An innovative, thin heat pipe that's less than 1 mm thick is being developed by Fujitsu to improve internal cooling in tomorrow's smartphones, tablets, laptops and other compact electronic devices.
The low profile heat pipe, which fits inside a device and wicks heat away from heat-generating components that are inside is being developed by Fujitsu Laboratories, according to an April 14 report on Phys.org. Inside the heat pipe is a liquid that, when passing over the heat sources, turns into a vapor, which then turns back into a liquid as it is cooled, similar to the process used in air conditioning systems.
"Smartphones, tablets, and other similar mobile devices are increasingly multifunctional and fast," the article stated. "These spec improvements, however, have increased heat generated from internal components, and the overheating of localized parts in devices has become problematic."
To battle the worsening heat problems, Fujitsu's thin heat pipe is capable of transferring approximately five times more heat than current thin heat pipes, the story reported, making it possible for CPUs and other heat-generating components to run cooler and to avoid concentrated hot-spots inside devices.
The heat pipe technology was detailed by Fujitsu at the Semiconductor Thermal Measurement, Modeling and Management Symposium 31 (SEMI-THERM 31) in March in San Jose, Calif. The idea of heat pipes are not new, but they continue to find new places where they can be featured, including this recent research by Fujitsu.
So what's this mean for future smartphone, laptop, tablet and other mobile device owners?
Well, it could mean that the devices we buy in the future could run cooler, a feature that is important for reliability, battery life and longevity. And ultimately it could also mean increased comfort when holding a very warm mobile device in one's hand.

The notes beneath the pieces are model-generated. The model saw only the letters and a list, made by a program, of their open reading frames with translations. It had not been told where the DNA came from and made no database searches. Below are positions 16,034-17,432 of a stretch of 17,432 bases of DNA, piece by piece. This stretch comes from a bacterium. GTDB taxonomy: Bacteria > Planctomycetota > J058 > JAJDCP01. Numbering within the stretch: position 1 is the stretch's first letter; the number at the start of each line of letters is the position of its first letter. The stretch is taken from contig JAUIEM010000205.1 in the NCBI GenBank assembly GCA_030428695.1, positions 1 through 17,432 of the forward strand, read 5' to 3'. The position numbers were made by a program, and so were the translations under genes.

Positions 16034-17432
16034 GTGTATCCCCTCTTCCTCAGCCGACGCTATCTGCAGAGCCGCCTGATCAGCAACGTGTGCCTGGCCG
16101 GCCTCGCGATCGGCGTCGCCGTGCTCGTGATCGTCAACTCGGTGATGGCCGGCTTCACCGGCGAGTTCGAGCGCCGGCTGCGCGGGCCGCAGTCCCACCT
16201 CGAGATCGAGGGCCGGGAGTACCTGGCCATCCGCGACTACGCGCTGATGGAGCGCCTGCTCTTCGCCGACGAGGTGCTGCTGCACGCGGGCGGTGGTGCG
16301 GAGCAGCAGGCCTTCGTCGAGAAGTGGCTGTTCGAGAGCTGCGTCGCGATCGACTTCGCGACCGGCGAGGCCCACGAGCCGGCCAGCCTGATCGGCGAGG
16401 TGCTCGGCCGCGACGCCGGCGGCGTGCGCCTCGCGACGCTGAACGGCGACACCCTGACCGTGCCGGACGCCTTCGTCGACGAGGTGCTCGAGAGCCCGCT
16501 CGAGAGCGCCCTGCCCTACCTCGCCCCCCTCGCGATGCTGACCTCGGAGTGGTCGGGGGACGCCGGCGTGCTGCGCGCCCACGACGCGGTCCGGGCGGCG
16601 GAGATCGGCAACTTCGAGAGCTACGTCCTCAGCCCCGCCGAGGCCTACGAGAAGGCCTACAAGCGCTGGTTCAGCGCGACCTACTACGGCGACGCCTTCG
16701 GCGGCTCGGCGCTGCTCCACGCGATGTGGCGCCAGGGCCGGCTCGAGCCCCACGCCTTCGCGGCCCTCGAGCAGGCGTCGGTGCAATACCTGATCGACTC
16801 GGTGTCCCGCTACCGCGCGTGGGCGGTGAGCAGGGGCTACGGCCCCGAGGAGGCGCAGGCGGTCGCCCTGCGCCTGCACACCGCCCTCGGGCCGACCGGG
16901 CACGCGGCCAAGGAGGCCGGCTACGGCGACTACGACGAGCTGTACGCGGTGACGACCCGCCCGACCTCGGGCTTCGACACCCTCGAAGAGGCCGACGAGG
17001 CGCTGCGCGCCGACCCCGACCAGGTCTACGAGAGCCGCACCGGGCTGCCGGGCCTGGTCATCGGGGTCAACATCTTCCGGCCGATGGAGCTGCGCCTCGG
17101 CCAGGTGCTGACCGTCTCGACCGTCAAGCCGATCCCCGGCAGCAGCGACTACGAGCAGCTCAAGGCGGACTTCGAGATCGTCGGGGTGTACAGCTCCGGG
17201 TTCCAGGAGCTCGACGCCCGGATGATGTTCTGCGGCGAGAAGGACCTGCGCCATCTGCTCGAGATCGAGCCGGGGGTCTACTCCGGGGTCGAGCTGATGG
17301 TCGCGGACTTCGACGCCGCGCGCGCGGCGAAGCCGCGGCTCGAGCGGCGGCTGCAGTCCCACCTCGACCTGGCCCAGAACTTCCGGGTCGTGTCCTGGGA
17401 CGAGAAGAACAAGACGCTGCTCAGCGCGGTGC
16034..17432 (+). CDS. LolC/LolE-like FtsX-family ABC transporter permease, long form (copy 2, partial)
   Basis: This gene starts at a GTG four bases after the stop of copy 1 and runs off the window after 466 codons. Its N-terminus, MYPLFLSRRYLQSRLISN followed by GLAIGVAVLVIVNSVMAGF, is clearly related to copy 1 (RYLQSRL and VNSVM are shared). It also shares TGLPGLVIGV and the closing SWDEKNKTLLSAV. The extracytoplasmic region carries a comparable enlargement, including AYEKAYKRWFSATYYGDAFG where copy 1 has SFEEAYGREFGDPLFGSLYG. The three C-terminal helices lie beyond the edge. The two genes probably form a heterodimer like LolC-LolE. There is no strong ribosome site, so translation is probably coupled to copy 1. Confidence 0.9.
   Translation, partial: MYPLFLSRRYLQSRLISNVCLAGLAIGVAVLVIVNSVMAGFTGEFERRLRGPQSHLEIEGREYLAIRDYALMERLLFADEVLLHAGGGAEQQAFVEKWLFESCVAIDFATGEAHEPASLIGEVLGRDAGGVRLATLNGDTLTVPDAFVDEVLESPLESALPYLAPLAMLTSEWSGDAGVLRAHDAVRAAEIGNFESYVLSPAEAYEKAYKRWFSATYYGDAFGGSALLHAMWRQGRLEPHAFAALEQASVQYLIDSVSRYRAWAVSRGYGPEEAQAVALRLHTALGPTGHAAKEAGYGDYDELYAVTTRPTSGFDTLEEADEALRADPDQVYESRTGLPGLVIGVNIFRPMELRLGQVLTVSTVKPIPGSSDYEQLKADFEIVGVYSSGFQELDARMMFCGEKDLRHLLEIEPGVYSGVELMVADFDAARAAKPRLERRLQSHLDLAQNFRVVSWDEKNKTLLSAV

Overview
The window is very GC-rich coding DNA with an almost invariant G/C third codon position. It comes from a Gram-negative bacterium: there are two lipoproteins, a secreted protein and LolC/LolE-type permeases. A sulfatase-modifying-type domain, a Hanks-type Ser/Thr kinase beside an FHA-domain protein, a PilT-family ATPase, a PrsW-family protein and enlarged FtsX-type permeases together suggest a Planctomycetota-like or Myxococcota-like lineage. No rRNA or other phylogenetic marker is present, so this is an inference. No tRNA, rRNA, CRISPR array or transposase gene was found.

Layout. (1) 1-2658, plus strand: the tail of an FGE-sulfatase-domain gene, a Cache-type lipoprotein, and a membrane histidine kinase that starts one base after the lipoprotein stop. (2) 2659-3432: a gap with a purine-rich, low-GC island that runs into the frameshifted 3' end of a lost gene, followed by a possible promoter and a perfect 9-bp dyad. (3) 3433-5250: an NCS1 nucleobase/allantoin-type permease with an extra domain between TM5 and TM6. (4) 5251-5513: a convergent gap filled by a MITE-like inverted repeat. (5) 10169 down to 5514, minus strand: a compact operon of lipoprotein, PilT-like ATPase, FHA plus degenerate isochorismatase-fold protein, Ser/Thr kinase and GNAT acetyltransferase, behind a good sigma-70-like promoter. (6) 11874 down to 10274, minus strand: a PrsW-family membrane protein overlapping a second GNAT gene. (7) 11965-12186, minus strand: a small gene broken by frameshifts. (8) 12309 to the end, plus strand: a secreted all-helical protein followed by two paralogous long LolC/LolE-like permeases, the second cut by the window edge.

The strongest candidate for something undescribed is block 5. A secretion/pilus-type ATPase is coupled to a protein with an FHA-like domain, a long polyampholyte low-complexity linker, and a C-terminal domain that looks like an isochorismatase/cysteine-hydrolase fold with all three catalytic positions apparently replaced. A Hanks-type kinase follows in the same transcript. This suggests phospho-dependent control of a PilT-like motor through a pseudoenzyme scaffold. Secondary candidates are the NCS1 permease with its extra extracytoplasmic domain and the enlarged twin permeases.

Research like this again shows the amazing nature of innovation among scientists and researchers who are seemingly always finding ways to solve some of the continuing challenges that affect devices we use every day.
You certainly can't put a big cooling fan inside a thin device like a smartphone or tablet, so new fixes have to use creative thought processes. Fans won't fit? So what about a thin tube that circulates fluid which changes from liquid to vapor in a constant cycle, helping to remove heat and keep the device cooler? Very cool.
To me, this idea for thin loop heat pipe innovations is very fitting this week during the 45th anniversary of the Apollo 13 spaceflight, when NASA mission specialists helped bring the crew home safely after a critical oxygen tank exploded on the way to the moon in April 1970. Incredible thinking by NASA during that amazing mission brought astronauts James Lovell, Fred Haise and Jack Swigert back to Earth after a huge mishap.
Similar smart thinking around Fujitsu's new heat pipe could help keep tomorrow's mobile devices a lot cooler. And like the Apollo 13 wizardry that found a way to battle every obstacle during the mission, this is innovation at its finest.